The Top 5 Reason Why You Are Unable To Save Money

Why You’re Unable to Save Money

Why You’re Unable to Save MoneyThere are many reason that you have been unable to save money. Saving can feel like an impossible task that many Americans struggle with. A study revealed that half the population—47%—had zero or negative savings accounts.

In the same year, the Federal Reserve found that the average saving rate was 4.8% of disposable income—not nearly enough to handle expenses should an illness or job loss become your reality.

Having a savings account should be a non-negotiable in your financial planning, and if you’ve found putting money away to be an insurmountable challenge, you may be struggling with one of the following reasons. Read on to find out how you can change your financial situation and start putting money away for a rainy day.

Why You Haven’t Been Unable To Save Money

1. Forgetting to Budget

If you don’t budget out each month, you’re doing yourself a disservice. Taking an hour or less to draw up your financial plans for the month allows you to visualize where your money goes, and highlights any inconsistencies or overspending that you might have otherwise missed.

Using a budget allows you to control every last cent in your wallet, helping you avoid unnecessary expenses and cutting down on the excess spending that comes along with lack of planning. If you find it difficult to do on your own with pen and paper, use one of the many electronic budgeting apps like PocketGuard that will allow you to monitor exactly where you’re spending your money and take steps to cut out unnecessary spending.

2. Paying Off Debt

Paying off your debt is important, especially because high interest rates can rack up, making your savings account moot point. In fact, the interest you pay on a lingering debt is, nine out of 10 times, way more than the interest you’ll make off of your savings account.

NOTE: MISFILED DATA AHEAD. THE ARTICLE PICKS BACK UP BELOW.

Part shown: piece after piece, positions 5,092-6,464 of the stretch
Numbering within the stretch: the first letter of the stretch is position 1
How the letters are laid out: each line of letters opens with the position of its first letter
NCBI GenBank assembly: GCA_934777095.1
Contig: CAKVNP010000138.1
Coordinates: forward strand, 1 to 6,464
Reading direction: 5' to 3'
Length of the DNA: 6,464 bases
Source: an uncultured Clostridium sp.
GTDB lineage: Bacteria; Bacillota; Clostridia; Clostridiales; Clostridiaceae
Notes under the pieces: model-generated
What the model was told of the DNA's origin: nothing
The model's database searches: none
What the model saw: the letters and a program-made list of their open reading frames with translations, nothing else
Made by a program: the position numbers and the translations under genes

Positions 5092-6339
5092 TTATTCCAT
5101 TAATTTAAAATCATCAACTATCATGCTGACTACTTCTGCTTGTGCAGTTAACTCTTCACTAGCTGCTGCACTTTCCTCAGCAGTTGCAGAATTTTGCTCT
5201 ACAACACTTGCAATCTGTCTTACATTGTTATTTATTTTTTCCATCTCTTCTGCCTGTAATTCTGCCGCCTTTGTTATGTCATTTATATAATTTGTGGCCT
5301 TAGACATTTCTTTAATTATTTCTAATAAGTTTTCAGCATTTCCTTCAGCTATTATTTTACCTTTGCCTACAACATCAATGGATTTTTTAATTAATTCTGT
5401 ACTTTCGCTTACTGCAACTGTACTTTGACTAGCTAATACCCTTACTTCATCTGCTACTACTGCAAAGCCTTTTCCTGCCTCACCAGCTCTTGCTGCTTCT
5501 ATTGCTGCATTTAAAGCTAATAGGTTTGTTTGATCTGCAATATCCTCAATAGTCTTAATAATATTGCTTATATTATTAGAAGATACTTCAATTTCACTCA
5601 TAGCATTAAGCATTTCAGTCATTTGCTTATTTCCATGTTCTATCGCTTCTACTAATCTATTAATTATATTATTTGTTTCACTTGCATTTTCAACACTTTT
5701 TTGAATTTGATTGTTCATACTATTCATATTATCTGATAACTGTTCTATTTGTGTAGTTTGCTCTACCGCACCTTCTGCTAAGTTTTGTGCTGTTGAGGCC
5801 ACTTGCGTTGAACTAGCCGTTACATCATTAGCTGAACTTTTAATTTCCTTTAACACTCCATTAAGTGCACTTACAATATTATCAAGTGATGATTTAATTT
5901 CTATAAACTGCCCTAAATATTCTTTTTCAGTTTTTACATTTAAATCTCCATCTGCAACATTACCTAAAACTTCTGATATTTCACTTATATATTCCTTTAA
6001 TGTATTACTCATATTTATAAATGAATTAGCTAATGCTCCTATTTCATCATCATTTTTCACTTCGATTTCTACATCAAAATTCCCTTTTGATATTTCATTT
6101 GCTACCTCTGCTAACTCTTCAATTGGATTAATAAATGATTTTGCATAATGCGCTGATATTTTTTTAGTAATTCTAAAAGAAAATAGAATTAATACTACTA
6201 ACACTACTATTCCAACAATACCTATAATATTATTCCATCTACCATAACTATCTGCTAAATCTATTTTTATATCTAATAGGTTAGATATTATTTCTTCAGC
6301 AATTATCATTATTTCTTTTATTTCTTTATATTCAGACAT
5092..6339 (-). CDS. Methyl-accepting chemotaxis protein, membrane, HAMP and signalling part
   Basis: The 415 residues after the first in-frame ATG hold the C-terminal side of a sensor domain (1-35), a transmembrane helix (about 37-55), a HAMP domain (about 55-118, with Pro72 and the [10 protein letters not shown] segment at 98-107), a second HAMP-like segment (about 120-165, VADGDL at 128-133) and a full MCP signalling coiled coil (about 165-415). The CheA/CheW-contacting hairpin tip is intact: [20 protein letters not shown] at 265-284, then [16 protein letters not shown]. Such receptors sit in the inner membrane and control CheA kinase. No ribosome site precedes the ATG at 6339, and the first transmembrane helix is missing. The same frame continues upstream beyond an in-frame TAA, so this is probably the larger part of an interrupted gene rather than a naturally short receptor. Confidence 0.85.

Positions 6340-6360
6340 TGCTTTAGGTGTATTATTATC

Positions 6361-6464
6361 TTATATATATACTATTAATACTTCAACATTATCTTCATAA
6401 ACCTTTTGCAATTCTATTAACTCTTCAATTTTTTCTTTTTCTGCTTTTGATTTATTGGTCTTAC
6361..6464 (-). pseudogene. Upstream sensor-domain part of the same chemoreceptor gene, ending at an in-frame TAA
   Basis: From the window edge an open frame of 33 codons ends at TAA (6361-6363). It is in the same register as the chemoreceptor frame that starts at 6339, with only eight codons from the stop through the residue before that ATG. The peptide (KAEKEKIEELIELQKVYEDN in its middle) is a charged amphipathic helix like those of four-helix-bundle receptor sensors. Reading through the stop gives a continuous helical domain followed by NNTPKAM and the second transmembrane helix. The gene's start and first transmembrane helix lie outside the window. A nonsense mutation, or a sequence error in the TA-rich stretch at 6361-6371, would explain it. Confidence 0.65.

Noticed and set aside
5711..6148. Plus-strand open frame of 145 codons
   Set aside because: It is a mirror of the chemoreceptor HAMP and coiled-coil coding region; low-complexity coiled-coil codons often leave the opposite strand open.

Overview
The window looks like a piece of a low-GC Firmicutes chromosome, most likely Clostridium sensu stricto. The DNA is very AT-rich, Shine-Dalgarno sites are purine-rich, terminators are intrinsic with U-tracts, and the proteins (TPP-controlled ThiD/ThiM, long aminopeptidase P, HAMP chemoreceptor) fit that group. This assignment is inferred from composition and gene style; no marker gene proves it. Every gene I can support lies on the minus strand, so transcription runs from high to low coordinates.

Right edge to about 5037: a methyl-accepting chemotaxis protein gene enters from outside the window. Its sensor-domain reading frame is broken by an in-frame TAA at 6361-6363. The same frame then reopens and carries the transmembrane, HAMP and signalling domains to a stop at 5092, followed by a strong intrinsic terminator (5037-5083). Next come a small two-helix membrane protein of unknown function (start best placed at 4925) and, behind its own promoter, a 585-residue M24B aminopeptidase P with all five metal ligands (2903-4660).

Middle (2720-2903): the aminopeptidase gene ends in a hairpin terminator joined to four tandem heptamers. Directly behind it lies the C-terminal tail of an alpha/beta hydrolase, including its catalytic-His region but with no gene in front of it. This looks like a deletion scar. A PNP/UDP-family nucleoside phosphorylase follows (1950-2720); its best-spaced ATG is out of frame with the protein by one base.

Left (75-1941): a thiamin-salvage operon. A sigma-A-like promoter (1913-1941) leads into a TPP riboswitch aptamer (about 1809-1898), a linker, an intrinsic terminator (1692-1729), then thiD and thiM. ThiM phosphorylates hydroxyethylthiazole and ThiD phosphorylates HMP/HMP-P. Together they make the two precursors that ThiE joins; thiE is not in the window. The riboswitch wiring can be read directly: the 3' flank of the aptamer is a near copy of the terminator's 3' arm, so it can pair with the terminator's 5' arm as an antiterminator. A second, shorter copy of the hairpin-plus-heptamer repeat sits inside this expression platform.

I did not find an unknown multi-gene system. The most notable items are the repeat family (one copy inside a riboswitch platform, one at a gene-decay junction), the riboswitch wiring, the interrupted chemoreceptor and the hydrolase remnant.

The sooner you pay off your debt, the more money you’ll have to put into savings (and the psychological relief isn’t too shabby either). Tackle your debt through the avalanche method, focusing your payment efforts on the accounts that charge the highest interest first. Be sure you always keep enough to dedicate to minimum payments on your other accounts and ensure you don’t rack up numerous late fees.

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How To Think About Frugality Like An Economist And Save Money

Frugality and using toilet paper like an economistIs being frugal worth your time and effort? Can the law of supply and demand work in your favor to earn additional savings on your everyday purchases? Did you know that you actually hurting the US economy by saving your pennies and being too frugal?

You may be surprised to find out how you can save money when you approach think about frugality like an economist. Here are a few lessons from your economics class and how you can apply them to your frugal life.

Toilet Paper Is Worth More Today Than Tomorrow

If you won the lottery, would you want the lump sum payment today or would you want to spread your winnings out over 20 or 30 years? Thanks to our friend, inflation, you would be better off financially by taking the lump sum payment up front today. A dollar today is always worth more than a dollar in the future because of the effect of the time value of money and inflation.

These same economic theories can be applied to frugality and saving money on everyday purchases as well. When you stockpile toilet paper by the case after finding a good deal at the grocery store or discount warehouse chain, you are not only incrementally saving money on each item’s cost by buying in bulk. You are also saving money by not paying higher cost of the products later due to inflation as well.

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